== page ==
Historical Fiction, Modernism, And Literary Fiction
Want to know "A Russian Beauty's" genre? Then look at the second paragraph. It's all there. The narrator says:
Her childhood passed festively, securely, and gaily, as was the custom in our country since the days of old. A sunbeam falling on the cover of a Bibliothèque Rose volume at the family estate, the classical hoarfrost of the Saint Petersburg public gardens… A supply of memories, such as these, comprised her sole dowry when she left Russia in the spring of 1919. Everything happened in full accord with the style of the period. Her mother died of typhus, her brother was executed by the firing squad. (2)
Believe it or not, this one paragraph shows that "A Russian Beauty" is a historical, modernist, literary piece of short fiction.
The historical part is easiest. Olga's mom comes down with typhus, her brother is killed by a firing squad, and she flees Russia. All of those events are references to the Russian Revolution, the focus of the whole plot. See? Easy.
Next is modernism, and that's a little trickier. Modernism is a literary movement that occurred after World War I. Writers were pretty freaked out by the terrible things they saw during the war, and so they tried to make a new fragmented type of storytelling to deal with how they felt.
You could definitely say that Olga's story is fragmented. The narrator skips straight from her birth to 19 years later when she has to escape the country. What happened to all the stuff in between? This time jump happens over and over again. Nabokov obviously manipulates our expectations of a traditional plot by playing with the story's timeline. If it were told in the traditional way, it would just be another sob story. We'd see Olga mourning her family and growing up without a mom. Nabokov turns it into something different, though, by leaving those parts out entirely.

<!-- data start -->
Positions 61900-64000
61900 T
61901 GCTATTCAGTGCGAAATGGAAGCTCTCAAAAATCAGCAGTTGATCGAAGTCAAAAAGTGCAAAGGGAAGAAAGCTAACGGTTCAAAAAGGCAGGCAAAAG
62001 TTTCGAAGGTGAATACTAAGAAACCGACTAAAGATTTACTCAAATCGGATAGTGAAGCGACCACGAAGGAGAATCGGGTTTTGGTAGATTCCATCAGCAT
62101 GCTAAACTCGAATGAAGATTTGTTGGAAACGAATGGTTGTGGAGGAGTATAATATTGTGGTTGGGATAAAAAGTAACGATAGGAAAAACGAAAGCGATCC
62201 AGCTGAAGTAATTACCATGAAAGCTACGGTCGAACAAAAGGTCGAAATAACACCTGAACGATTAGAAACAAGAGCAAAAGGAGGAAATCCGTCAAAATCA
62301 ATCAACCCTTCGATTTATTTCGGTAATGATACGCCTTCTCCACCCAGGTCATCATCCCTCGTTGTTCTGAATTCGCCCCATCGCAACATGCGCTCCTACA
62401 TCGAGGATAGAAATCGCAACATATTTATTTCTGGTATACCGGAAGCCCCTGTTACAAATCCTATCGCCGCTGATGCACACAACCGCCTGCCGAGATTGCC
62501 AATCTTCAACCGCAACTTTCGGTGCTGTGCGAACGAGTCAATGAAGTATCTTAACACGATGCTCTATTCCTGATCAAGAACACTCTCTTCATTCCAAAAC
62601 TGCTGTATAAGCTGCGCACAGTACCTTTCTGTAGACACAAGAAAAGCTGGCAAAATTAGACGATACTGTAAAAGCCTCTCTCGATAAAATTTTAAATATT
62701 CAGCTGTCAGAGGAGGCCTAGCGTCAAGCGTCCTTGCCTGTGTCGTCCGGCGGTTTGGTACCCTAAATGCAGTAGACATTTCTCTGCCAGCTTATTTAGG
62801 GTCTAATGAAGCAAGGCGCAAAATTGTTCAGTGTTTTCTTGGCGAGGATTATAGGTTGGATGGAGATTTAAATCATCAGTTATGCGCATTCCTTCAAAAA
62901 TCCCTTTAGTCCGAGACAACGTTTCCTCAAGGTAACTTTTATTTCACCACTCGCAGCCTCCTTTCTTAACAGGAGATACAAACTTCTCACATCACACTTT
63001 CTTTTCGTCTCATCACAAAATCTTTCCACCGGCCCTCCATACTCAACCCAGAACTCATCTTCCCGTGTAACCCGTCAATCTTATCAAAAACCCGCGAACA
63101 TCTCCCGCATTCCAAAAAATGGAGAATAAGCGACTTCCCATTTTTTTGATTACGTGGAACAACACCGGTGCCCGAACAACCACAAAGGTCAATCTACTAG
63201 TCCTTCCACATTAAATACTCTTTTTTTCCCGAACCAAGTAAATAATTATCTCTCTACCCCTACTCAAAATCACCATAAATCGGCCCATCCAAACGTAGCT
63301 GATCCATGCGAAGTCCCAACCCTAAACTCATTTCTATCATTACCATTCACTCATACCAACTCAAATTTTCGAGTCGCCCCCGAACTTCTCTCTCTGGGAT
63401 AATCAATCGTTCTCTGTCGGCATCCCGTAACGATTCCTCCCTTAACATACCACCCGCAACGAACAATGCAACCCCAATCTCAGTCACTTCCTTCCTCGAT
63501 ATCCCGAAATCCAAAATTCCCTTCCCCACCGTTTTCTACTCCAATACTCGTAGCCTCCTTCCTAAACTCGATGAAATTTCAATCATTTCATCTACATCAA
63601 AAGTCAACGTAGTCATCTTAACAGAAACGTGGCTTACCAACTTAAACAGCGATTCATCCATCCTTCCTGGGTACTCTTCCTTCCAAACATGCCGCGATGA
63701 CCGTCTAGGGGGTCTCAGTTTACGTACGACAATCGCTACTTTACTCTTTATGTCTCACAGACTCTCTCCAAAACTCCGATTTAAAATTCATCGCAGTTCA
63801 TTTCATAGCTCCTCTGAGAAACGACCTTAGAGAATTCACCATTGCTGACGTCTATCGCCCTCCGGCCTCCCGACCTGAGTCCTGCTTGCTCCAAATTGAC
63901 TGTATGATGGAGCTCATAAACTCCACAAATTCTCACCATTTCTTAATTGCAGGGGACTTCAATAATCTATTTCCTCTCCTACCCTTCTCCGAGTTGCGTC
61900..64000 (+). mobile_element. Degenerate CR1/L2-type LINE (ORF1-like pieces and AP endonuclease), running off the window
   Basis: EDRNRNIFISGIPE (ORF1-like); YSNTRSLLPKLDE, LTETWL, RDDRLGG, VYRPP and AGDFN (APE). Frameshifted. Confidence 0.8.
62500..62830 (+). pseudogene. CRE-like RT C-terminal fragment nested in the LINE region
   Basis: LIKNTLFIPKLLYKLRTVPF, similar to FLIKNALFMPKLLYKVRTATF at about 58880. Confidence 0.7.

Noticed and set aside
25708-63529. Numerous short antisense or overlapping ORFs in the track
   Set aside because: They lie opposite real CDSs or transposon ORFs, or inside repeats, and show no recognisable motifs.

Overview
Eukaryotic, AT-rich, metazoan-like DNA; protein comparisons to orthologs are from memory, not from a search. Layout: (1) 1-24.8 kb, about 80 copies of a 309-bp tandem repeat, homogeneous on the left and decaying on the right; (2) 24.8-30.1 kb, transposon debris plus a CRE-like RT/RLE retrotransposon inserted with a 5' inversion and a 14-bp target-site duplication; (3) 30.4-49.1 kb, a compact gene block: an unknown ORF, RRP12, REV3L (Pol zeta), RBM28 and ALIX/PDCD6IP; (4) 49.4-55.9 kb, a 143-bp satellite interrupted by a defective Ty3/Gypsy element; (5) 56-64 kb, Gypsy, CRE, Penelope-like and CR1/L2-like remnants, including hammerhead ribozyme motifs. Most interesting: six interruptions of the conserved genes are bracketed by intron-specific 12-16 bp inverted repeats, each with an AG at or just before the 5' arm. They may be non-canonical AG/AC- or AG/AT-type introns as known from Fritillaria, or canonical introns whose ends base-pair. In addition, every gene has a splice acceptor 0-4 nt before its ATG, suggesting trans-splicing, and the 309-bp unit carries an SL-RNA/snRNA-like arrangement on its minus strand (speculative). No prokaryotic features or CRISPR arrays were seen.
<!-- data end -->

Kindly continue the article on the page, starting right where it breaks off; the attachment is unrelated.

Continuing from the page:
Last on our list, literary fiction. Here's a hint: if Nabokov writes it, it's probably literary fiction. Literary fiction focuses on style, character development, and psychological issues. It's kind of the counterpart to genre fiction, like sci-fi and romance, which tends to focus on plot.
We'll admit that there is little character development happening in "A Russian Beauty," but no one could contest that Nabokov is a master of style. Just look at the transition between the second and third sentences of that paragraph:
A sunbeam falling on the cover of a Bibliothèque Rose volume at the family estate, the classical hoarfrost of the Saint Petersburg public gardens… A supply of memories, such as these, comprised her sole dowry when she left Russia in the spring of 1919. (2)
He lulls you into a comfortable place, thinking of home and your childhood. Then, BAM! No more happy memories for you. Because of the emphasis on style over almost everything else, it could be really easy to read this as Nabokov just showing off. There really is no plot or character development, so without his excellent style "A Russian Beauty" would barely be a story at all. But as it is, Nabokov's style elevates this short sketch to one of the greatest short stories he's ever written.